top of page
Search
  • Writer's pictureJP Favre

Why Fewer Choices Can Lead to Better Decisions ?

Few weeks ago, i wrote an article talking about Hick and Von Restorff.

This week i would like to focus on Hick law. Well the official name is the Hick-Hyman Law, also known as the Hick-Hyman Rule, is a well-known principle in the field of psychology that helps to explain how people make decisions based on the amount of choices they are presented with.





The basic idea is that the more choices a person has to make, the longer it will take for them to make a decision and the more difficult it will be for them to choose.


One way to understand this principle is to think about it in terms of user experience (UX) design. When a designer is creating a dashboard, they want to make sure that the business user can easily navigate through the different pages and options in order to find what they are looking for. However, if the designer presents the user with too many choices or options, it can become overwhelming and confusing, leading to a poor UX.


Going to a restaurant


To use an analogy, imagine that you are at a buffet (Yes, i know i am using lot of analogy with food but guess what, when you spent 20 years of your life working in hospitality, it is easier to connect with what you know the most). So when you are at your buffet trying to decide what to eat. At first, you might be excited by all of the different options available to you. But as you start to scan the different dishes, you might start to feel overwhelmed by the sheer number of choices. It becomes difficult to make a decision, and you might end up feeling frustrated and unhappy with your meal.





This is similar to how users can feel when they are presented with too many choices on a dashboard. Just like at the buffet, they might start off feeling excited by the options available to them, but as they start to explore, they can become overwhelmed and frustrated. This can lead to a poor UX, with users potentially abandoning the dashboard altogether and going back to excel because it is more easier to use.


This make me think about another article i need to write regarding “recognition is better than recall”, well not the subject for today ;) So, what can designers do to avoid this problem?


Solution


One solution is to apply the Hick-Hyman Law to their design process. By understanding the principle that the more choices a person has to make, the longer it will take them to make a decision, designers can carefully consider the number of options they present to the user. By limiting the number of choices, designers can help to create a more streamlined and user-friendly experience.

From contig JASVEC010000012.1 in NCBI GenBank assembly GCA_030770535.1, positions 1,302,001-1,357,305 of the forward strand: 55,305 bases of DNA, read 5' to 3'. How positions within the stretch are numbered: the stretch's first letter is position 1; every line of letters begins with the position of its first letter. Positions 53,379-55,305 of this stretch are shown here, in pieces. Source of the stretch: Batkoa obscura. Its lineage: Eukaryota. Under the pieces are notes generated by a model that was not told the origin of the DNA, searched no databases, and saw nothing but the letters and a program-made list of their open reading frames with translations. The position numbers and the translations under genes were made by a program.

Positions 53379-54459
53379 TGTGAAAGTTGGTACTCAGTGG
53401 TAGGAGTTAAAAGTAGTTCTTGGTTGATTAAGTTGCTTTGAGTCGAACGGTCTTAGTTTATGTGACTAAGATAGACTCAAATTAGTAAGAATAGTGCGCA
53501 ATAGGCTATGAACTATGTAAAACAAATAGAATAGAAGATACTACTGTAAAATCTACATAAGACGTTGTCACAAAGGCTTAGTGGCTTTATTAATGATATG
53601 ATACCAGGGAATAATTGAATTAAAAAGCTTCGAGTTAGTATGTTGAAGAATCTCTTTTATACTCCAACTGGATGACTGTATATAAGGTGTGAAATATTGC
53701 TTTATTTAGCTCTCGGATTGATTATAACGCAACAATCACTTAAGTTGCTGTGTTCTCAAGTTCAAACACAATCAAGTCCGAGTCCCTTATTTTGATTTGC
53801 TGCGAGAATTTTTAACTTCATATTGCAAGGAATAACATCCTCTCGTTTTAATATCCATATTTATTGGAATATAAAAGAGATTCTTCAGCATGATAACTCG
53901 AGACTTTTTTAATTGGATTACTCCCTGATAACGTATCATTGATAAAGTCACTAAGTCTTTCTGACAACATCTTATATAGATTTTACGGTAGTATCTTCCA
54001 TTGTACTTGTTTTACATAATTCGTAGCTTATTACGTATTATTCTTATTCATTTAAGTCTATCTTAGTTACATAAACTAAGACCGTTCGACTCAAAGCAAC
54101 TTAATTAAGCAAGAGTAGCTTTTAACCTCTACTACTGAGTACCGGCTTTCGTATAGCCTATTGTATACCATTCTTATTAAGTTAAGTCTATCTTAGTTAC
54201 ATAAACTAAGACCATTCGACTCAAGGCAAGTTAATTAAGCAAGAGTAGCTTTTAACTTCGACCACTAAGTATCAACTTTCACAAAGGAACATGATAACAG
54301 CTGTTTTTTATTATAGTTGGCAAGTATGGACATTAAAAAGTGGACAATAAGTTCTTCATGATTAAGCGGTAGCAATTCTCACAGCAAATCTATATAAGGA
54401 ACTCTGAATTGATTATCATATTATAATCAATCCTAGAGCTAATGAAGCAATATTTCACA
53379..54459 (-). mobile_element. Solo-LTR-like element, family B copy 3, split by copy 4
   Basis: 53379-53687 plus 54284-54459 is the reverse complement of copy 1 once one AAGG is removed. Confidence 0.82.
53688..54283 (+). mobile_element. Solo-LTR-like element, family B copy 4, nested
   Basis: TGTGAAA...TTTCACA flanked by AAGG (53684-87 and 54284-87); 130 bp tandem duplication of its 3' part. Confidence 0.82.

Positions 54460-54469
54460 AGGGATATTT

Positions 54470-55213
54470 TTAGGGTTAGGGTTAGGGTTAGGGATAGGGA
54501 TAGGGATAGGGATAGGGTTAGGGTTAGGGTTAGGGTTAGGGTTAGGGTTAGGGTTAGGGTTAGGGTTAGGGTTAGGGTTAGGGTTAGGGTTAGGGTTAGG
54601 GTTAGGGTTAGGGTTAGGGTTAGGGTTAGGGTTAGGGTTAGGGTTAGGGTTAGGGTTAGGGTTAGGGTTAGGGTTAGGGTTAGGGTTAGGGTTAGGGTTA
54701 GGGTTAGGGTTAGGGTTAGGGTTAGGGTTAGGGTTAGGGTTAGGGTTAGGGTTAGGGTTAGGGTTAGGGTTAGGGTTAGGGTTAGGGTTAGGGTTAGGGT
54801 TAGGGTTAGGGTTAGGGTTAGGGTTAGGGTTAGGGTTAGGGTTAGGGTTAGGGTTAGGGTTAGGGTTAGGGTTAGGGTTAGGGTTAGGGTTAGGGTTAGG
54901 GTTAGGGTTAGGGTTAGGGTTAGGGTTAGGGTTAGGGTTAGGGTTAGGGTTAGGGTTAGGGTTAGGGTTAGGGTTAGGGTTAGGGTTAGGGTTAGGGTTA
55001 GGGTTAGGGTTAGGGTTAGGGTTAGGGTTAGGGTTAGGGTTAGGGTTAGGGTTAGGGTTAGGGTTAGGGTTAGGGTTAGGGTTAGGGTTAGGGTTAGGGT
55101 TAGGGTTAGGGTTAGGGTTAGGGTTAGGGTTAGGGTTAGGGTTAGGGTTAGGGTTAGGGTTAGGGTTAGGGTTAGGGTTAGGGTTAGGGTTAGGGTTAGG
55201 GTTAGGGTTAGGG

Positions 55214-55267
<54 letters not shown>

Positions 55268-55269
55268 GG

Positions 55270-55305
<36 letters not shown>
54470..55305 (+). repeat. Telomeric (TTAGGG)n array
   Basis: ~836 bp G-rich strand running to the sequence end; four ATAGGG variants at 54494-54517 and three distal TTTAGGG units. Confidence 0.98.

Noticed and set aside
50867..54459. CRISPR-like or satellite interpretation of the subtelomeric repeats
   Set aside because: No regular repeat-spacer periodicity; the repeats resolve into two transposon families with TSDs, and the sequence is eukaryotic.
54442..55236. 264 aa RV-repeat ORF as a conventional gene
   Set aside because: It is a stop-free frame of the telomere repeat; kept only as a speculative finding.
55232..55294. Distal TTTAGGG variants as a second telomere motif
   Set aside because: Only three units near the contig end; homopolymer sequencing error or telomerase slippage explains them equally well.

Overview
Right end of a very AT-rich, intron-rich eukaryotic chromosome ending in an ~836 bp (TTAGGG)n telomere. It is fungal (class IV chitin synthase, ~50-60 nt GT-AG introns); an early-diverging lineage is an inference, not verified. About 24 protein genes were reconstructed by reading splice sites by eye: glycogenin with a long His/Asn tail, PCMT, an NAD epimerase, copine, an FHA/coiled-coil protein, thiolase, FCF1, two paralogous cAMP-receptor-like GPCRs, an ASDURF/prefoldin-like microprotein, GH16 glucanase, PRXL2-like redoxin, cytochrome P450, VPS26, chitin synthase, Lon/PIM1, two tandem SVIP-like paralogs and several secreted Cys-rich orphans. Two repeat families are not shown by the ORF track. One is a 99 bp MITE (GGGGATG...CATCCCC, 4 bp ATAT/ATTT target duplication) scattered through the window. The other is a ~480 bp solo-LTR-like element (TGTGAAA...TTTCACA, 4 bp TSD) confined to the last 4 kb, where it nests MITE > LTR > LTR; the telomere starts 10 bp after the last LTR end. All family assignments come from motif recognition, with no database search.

For example, instead of presenting the user with a long list of filters, a designer might group similar options together, or use filters to help the user narrow down their choices. This can make it easier for the user to find what they are looking for, and can lead to a more satisfying and enjoyable UX.





Sometimes it is difficult for the business user to understand this law because for them, the more choices they have, the better, but i can tell you that from a UX perspective the more options that will have will not really help you.


In my case, i am always referring the Dashboard Model Canvas, I am using this canvas to collect the right requirements when creating a dashboard. In this canvas, there is a part called “value proposition”.


Every time a business user is willing to add a new filter, or chart or anything else in the dahsboard, my first question is : “Does it fits into our value proposition?, our why” if the answer is yes, i keep it, if the answer is no, i just say to my client : “we can keep this for the next dashboard” and guess what.. it works.


Conclusion


In conclusion, the Hick-Hyman Law is an important principle to consider in UX design. By understanding that the more choices a person has to make, the longer it will take them to make a decision, you can create more user-friendly experiences by limiting the number of options you present to the business user. This can lead to happier and more satisfied users, and can ultimately improve the success of your dashboard. This is definitely the role of designer, always keeping in mind our motto “Visual safety first”. This world is full of data and information and our role is to make it “readable and usable”.


Enjoy your week


JP

41 views0 comments

Comments


bottom of page